Frequently asked questions


Voice Unbound™ makes no claims of healing medical conditions. If you have concerns about the physical health of your voice we encourage you to see a medical specialist. What we can do is help you coordinate breath and the support muscles to realign your vocal production technique. These adjustments can help reduce vocal fatigue and create a more conscious, less stressful, more dynamic use of your voice.


The short answer: We do not record our sessions at Voice Unbound™ The long answer: The "stuff" of a session itself is fleeting. After our session, your next experiences will be coming from your new configuration. Rather than reaching back into the content of our session, I encourage you to be curious about what has changed - watch and listen and feel. Sometimes you have an Aha! moment. You feel everything cascade into a new alignment. The impulse is to go back to review the pleasure of that moment and to tell the story of the experience. In our work that Aha! moment is a benchmark experience, one to move through, rather than a goal. You may fear that you didn't "get it all" and want to go back to review. Trust that your body knows how to integrate the work. If you do want to record elements of our session: studies show that by taking hand written notes, by putting things into your own words, you're filtering and processing information with the executive function part of your brain, without re-internalizing where you were before the session.


The short answer: No The long answer: No one has all the answers. I encourage you to find the combination of people and tools that serve you best. Sometimes our work will release you into new levels of work with new people, and often our work will bring your work with your current teacher to new heights.


Note: I use practical METAPHORS for working with the fully embodied voice. (I recognize all metaphors have their limitations and exceptions). The following is NOT A MEDICAL DEFINITION. People tend to equate "hyper mobility" with flexibility. In fact, joint hypermobility can actually contribute to very tight muscles and a lack of correct functional mobility. (You'll see why a little further down). To avoid confusion, I say "LAX TENDONS". There are a variety of reasons a person's tendons may be lax - collagen issues, the wear and tear that comes with age or misuse, or injury among others. The degree and location of tendon laxities varies from person to person. Many people's tendons and ligaments are not so lax as to cause medical issues or they don't have 5 out of 9 symptoms on the Beighton Score and yet, as we work vocally I can hear and see the imbalances that come from laxities that aren't specifically addressed by the Beighton Score test. I think of tendons that connect muscle to bone and ligaments that connect bone to bone as bundles of bungee cords. Like bungee cords, normal tendons and ligaments give way and retract again. They are meant tohave a limited amount of stretch in order to facilitate and limit the movement of muscles and joints. Hyper mobile (lax) tendons and ligaments behave like stretched out, well used bungee cords. They don’t effectively help moderate joint and muscle movement. Most of the task of moderating movement falls to the muscles. Some muscles get overused and even get really tight, even though the range of motion can remain quite extreme. Some muscles get underused or even fall into disuse because the tendons aren't calling them into action. ​​ Along with a myriad of other vital functions, vocal support also relies on all of the body's tendons and muscles. People whose tendons and ligaments effectively recruit related structures can get away with not "stacking up" the vocal support mechanism on purpose. If your tendons are lax, there's much less recruitment. You have to work your vocal support in a very specific way. PS - Depending on your state of tendon laxity, I encourage you to consult with your medical professional.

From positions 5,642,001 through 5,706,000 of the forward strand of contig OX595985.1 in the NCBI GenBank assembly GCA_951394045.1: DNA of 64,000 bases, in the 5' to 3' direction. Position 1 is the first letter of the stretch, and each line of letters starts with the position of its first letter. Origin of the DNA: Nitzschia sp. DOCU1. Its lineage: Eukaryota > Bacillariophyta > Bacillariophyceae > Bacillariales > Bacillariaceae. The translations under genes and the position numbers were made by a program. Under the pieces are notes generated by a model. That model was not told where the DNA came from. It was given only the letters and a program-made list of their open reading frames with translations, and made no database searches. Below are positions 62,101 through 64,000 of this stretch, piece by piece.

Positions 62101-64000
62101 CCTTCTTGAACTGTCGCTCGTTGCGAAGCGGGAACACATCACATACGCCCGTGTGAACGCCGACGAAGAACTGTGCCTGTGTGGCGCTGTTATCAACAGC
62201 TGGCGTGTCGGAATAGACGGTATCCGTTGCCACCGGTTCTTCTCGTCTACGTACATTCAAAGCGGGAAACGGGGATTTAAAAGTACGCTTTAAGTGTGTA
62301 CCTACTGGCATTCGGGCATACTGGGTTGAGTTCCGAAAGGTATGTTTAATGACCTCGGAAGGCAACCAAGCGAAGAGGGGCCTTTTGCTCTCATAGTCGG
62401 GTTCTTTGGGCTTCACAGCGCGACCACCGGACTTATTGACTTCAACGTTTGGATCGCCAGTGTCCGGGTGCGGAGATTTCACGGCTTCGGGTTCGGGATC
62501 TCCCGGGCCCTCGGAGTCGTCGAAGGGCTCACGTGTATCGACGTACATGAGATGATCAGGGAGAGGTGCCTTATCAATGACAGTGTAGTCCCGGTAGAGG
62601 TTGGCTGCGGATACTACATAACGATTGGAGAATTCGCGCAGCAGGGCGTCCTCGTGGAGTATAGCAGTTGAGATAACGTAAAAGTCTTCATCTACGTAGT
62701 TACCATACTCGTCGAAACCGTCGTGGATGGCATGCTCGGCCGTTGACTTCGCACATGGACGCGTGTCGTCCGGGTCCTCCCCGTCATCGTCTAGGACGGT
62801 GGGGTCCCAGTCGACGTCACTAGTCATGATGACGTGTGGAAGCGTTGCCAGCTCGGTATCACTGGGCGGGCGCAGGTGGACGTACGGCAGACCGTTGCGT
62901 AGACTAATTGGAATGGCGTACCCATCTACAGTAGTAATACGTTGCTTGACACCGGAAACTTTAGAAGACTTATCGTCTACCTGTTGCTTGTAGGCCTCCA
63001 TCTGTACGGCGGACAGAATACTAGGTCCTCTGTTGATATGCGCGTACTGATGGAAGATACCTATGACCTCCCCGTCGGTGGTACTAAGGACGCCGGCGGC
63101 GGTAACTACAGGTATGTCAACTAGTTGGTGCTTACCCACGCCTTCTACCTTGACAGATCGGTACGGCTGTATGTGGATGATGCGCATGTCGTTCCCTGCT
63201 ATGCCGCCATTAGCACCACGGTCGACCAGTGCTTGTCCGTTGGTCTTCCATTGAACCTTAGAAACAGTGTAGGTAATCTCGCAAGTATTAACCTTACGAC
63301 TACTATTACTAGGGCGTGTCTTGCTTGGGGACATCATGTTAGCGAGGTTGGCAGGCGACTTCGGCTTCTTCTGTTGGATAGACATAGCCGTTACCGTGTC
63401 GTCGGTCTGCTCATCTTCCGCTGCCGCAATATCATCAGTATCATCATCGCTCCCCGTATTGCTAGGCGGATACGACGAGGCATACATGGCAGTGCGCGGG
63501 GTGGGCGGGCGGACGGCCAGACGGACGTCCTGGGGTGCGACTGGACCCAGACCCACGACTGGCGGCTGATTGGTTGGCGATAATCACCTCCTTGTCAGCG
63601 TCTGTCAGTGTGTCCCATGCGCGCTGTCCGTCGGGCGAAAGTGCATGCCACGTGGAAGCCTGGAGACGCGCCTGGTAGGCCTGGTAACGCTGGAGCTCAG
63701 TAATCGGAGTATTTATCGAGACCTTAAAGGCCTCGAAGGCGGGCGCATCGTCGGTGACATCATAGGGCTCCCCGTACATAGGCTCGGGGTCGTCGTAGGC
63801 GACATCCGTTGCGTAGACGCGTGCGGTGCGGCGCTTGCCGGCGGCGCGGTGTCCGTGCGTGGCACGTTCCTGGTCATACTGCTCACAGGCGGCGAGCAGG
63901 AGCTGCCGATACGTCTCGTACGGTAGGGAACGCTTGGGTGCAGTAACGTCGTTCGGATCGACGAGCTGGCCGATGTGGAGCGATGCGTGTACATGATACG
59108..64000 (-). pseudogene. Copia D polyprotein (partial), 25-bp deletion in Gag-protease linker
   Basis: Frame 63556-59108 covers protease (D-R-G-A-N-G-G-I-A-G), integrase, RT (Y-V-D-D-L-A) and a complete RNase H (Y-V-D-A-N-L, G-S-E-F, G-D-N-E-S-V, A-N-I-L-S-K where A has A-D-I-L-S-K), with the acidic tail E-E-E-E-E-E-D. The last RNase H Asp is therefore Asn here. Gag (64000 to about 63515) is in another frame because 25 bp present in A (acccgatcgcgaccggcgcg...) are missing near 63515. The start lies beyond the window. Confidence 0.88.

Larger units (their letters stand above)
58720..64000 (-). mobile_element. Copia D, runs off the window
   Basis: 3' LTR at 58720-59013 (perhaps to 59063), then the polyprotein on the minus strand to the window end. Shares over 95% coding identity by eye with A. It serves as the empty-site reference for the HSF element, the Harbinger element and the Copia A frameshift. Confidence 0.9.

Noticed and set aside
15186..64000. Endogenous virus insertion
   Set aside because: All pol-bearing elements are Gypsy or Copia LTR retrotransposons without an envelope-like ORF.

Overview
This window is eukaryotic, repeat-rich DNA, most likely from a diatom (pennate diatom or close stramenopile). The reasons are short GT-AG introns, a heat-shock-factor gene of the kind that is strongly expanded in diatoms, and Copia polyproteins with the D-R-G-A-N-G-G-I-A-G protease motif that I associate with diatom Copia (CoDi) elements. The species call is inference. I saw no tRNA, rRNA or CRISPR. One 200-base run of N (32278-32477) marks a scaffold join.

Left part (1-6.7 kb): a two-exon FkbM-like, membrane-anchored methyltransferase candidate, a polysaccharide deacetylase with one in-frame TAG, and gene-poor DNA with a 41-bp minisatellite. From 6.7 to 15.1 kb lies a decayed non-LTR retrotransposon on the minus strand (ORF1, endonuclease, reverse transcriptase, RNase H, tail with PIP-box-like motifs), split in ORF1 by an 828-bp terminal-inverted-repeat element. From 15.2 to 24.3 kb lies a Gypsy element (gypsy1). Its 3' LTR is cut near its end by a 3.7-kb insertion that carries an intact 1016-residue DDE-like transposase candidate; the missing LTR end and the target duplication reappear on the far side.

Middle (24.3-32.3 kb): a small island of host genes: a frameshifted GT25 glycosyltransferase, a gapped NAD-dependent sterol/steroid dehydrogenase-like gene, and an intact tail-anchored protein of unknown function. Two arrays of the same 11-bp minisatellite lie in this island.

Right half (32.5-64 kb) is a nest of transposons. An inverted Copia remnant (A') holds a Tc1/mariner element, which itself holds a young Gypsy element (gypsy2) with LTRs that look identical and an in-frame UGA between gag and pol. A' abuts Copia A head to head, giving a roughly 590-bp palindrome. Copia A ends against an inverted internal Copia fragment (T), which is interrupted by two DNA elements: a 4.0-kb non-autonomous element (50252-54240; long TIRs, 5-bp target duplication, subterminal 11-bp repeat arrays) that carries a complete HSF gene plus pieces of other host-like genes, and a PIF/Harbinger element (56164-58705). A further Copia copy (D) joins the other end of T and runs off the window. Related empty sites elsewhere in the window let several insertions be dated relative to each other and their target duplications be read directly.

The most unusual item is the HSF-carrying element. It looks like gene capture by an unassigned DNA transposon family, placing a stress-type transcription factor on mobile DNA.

This Beighton Score test helps you determine if you are hyper mobile. For each yes answer, give yourself one point. Can you bend your right thumb down to the front of your forearm? Can you bend your left thumb down to the front of your forearm? Can you bend your right little fingers back to a ninety degree angle to the back of your hand? Can you bend your left little fingers back to a ninety degree angle to the back of your hand? Can you bend your right elbow backwards? Can you bend your left elbow backwards? Can you bend your right knee backwards? Can you bend your left knee backwards? From a standing position, can you fold forward and place your hands flat on the floor with the knees straight? If yes, you get one more point If your scoreis five or higher, you likely have joint hyper mobility. You may want to consult with your medical professional. And begin working with teachers who understand how to help you find your vocal stability, true flexibility and stamina.